The Great Barrier Reef

The Ocean Floor is Not a Dance Floor

What is the Great Barrier Reef?

The Great Barrier Reef is one of the seven wonders of the world and the only living thing that can be seen on earth from space. Marine creatures that inhabit the reef include 600 types of soft and hard corals, more than 100 species of jelly fish, 3000 varieties of molluscs, 500 species of worms, 1625 species of fish, 133 varieties of sharks and rays, and more than 30 species of whales and dolphins. The vast expanse of the Reef and the number of marine animals that inhabit it make the Reef one of the most complex natural ecosystems in the world.

Human Effects on the Great Barrier Reef

Climate change, for example, has had great effect on the Reef. Due to what we call bleaching, zooxanthellae that once resided in areas of the Reef have depleted. The primary cause of bleaching is climate change. Because coral reefs can only survive within a very strict temperature bracket, the slightest bit of temperature change can disrupt the delicate balance of the coral reef ecosystem.


Pollution has also made significant impacts on the Great Barrier Reef. Certain model estimates indicate that 22% of the world's coral reefs have been threatened by land-based pollution. This type of pollution includes fertilizers, herbicides, pesticides, human derived sewage, and large amounts of sedimentation from costal land development.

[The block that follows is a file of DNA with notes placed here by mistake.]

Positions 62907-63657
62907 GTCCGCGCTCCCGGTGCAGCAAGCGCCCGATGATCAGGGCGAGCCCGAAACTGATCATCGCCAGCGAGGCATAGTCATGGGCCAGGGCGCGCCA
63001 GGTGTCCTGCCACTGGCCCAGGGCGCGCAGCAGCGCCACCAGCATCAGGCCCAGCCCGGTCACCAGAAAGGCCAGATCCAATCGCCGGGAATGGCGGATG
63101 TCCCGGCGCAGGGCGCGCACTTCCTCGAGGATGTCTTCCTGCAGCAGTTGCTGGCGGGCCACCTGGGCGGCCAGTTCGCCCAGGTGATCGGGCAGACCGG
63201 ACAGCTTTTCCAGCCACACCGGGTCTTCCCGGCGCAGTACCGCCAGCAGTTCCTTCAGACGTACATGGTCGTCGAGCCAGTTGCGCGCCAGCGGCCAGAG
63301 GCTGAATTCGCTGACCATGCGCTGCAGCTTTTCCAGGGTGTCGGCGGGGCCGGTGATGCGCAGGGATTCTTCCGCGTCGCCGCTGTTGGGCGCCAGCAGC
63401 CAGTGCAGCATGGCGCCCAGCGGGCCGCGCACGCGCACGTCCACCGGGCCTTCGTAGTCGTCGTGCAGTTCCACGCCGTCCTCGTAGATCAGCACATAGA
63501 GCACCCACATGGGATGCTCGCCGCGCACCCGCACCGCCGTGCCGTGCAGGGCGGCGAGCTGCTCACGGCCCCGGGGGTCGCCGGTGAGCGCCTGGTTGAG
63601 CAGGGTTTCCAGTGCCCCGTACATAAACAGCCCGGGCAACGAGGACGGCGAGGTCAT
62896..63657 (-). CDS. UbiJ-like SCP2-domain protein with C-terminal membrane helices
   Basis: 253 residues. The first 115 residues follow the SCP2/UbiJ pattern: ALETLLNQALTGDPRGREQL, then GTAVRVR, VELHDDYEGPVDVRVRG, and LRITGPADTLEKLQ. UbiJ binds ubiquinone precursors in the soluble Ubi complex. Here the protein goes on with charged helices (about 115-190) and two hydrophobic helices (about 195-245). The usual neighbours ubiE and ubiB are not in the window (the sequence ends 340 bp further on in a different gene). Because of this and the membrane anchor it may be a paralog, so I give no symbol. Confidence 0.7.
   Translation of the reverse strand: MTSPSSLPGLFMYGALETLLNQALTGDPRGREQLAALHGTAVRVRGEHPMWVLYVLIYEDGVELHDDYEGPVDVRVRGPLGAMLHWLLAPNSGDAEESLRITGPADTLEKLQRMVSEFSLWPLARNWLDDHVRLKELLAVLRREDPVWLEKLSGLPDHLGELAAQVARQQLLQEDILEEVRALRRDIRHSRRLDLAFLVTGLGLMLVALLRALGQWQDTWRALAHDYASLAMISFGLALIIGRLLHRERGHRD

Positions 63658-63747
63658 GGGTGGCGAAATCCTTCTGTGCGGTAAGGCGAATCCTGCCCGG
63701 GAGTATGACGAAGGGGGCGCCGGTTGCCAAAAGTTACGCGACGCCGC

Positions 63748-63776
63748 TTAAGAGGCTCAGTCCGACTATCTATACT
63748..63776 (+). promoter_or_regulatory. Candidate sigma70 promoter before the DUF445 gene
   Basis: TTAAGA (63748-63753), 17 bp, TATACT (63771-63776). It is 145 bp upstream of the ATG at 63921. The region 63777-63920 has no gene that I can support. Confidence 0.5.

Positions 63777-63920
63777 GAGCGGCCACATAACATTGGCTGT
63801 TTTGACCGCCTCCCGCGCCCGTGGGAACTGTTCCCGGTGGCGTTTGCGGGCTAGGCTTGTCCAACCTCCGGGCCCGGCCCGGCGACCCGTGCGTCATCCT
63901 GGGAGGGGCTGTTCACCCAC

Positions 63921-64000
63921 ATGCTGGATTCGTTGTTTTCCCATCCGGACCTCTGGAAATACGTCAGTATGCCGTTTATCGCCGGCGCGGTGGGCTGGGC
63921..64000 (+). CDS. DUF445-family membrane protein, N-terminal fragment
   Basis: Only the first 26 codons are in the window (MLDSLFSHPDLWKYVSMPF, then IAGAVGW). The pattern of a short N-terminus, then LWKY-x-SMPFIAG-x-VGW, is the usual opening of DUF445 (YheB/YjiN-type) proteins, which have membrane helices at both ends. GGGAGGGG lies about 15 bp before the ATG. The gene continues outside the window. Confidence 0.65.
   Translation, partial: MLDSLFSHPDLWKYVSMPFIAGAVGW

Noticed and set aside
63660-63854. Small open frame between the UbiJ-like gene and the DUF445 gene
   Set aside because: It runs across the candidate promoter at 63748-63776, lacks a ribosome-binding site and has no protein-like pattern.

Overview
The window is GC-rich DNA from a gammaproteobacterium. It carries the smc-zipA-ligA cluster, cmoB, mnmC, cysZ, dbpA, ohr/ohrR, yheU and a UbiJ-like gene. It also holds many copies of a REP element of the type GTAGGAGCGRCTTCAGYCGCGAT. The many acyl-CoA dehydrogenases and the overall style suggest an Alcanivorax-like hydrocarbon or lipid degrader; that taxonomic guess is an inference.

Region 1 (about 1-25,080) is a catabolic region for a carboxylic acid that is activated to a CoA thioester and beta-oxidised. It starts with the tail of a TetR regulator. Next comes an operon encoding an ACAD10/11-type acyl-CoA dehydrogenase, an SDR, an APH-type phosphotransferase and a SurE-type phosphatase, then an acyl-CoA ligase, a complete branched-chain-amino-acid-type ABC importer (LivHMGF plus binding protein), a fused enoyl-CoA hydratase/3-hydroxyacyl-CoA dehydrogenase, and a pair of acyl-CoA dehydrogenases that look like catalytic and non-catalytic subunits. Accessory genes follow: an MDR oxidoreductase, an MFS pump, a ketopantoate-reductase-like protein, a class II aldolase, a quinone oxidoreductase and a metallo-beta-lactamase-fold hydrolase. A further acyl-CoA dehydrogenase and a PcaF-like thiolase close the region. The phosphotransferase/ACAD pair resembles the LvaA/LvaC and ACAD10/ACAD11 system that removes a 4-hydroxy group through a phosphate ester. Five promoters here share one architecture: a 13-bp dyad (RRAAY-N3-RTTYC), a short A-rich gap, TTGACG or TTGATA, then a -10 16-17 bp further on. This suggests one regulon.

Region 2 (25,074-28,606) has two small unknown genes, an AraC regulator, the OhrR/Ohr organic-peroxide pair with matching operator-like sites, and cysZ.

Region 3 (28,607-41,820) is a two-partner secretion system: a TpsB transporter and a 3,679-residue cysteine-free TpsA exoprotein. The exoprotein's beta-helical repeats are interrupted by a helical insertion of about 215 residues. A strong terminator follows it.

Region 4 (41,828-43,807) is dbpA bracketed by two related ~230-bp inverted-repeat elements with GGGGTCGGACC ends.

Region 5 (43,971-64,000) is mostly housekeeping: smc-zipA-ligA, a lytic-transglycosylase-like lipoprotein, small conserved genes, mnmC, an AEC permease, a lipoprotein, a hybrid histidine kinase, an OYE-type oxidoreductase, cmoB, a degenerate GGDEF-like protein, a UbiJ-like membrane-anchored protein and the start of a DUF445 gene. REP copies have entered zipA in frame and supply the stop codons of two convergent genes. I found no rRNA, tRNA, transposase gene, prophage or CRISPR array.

We Need This Reef

There are many things about the Great Barrier Reef that make it important for us to protect. For example, the biodiversity of the reef is considered essential for finding new medicines for the 21st century. Many drugs are being developed from coral reef animals and plants to be used as cures for things like cancer, arthritis, human bacterial infections, viruses, and other diseases.


Healthy reefs also contribute to the economy through tourism. Diving tours, fishing trips, hotels, restaurants, and other businesses based near reef systems provide millions of jobs and billions of dollars all over the world. Not to say that this overexposure of the reefs isn't harmful, but it IS beneficial to humans and the economy that we do our best to protect the reefs and the animals living in them.


Lastly, coral reefs serve as a buffer between shorelines and incoming waves and therefore help to reduce erosion, property damage and loss of life.

RESORT IMPACTS

By instituting this resort it exploits coral reefs and endangers them further. Snorkeling, diving and boating by tourists can cause direct physical damage to reefs, and fishing and collecting can threaten local survival of endangered species. Resorts like these are also sources of sewage pollution. There is evidence that a very large percentage of the sewage generated by hotels is discharged in coastal waters without proper treatment. Coastal development and the construction and operation of resorts can also increase runoff and sedimentation.
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